What's your point? Tips to avoid communication breakdowns

By Karen Natzel

BridgeTower Media Newswires

Have you ever experienced the unfolding drama of communications gone awry? Communication breakdowns happen frequently and rapidly, and when left unchecked, can fester into a beast of a problem. What may have started as a simple misinterpretation can erupt into an unnecessary waste of resources, a ding to productivity and often a sad deterioration of relationships sometimes even destroying trust and respect. Show me a culture that lacks capacity for candid, authentic conversations and I'll show you an organization that is nowhere near its potential.

How can you reduce the frequency of communication breakdowns?

Get clear on your message

When you are trying to convey an idea, task, frustration, need or expectation, get crystal clear on what it is you want to say. Don't be fooled by the clarity of the thought in your head; your colleagues are not mind readers. What do you want that person to walk away understanding? What impact are you trying to have? If you had to write down your key message, what would it be? Distill your message to its simplest expression. I'm not suggesting you oversimplify; rather, clarify to the most digestible morsel for optimal absorption.

Sometimes we fail to be direct because we are trying to be considerate of how the message will land. We recognize if we come across too harsh, we will not be effective.

During a coaching session with Roxanne, an emerging leader, I was struck with her difficulty in being forthright with a low-performing team member. In her attempt to be thoughtful about her delivery, she was pussyfooting around the content. I asked Roxanne what she would say if she didn't have to worry about how it came across. She replied, "I'd tell her to stop whining. Our clients rely on this data to make important safety design decisions. I need her to deliver timely and accurate reports and to meet the internal deadlines. All I hear is excuses. I need her to bring solutions."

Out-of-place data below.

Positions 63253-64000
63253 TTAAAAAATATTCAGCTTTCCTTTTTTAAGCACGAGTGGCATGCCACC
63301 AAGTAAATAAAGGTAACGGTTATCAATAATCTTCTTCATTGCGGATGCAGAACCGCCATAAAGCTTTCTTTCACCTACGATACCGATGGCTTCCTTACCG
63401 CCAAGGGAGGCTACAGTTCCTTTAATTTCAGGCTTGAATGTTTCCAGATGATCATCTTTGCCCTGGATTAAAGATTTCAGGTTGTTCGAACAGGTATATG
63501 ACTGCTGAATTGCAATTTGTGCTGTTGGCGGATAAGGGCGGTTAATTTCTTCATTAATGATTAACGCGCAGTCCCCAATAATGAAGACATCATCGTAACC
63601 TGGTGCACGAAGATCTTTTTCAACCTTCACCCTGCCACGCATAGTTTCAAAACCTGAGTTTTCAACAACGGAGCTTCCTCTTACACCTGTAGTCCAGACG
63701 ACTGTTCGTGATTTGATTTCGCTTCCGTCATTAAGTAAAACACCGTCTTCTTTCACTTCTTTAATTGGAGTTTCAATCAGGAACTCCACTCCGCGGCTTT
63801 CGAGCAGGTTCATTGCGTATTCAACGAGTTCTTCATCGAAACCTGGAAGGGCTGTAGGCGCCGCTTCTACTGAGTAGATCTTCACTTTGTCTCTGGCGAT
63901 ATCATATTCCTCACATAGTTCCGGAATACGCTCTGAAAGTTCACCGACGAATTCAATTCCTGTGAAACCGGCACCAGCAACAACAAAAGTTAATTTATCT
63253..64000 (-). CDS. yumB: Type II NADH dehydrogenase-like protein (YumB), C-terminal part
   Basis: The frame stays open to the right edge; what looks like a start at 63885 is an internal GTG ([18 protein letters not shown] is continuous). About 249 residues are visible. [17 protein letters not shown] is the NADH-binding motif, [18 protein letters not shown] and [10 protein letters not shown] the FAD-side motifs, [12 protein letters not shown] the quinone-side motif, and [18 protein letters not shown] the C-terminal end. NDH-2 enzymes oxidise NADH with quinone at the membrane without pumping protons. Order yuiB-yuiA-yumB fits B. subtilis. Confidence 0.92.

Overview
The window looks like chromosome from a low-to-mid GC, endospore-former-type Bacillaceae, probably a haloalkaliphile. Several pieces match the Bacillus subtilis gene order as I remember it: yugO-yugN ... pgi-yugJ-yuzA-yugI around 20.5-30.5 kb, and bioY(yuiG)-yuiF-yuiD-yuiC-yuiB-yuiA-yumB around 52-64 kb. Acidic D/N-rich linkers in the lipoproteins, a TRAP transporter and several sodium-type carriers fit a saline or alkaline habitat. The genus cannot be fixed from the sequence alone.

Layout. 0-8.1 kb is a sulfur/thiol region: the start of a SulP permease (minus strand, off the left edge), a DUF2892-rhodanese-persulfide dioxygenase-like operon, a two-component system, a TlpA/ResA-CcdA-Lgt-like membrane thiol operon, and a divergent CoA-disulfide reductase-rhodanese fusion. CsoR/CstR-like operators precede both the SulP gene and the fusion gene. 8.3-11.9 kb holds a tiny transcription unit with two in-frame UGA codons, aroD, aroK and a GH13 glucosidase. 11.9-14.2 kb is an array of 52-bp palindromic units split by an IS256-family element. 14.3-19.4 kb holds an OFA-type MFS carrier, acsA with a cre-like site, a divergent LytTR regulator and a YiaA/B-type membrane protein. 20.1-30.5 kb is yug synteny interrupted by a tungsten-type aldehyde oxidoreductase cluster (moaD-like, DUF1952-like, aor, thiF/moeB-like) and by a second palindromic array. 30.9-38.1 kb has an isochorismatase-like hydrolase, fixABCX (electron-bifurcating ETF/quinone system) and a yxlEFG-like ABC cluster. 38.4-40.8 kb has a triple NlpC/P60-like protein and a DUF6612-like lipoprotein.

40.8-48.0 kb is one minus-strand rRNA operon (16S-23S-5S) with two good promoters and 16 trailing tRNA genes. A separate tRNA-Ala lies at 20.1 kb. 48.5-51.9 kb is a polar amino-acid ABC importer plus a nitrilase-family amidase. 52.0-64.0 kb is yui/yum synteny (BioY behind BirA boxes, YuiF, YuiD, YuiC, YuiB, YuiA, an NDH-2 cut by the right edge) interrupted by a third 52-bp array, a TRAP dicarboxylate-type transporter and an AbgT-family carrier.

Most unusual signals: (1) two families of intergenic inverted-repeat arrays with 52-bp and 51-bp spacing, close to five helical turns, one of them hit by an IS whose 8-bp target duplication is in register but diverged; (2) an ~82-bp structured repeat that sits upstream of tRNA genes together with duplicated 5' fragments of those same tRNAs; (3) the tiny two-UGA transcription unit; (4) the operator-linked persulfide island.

While I appreciate Roxanne's attentiveness to the tone and delivery of constructive feedback, it's also necessary to deliver the message without coddling or softening, lest you lose the point and the impact. Remember, employees want to know what's expected of them don't add to the confusion by muddying the waters.

You can be clear, firm and compassionate. Author Susan Scott, in "Fierce Conversations," says to "take responsibility for your emotional wake." An emotional wake is what is remembered and felt after you're gone inspirational or deflating. A leader's words, tone and attention carry weight. By being more aware of the effect your words have on others, you can be thoughtful while confronting issues in a productive way. A good communicator blends candidness with tact, respect, empathy and professionalism.

Know your point, and get to it

As I was coaching an executive, he expressed his exasperation with a team member's long-windedness, lamenting to me that he wished she would "get to the f------ point and get there quickly!" To executives, getting to the point is a solid, efficient business practice for getting things done.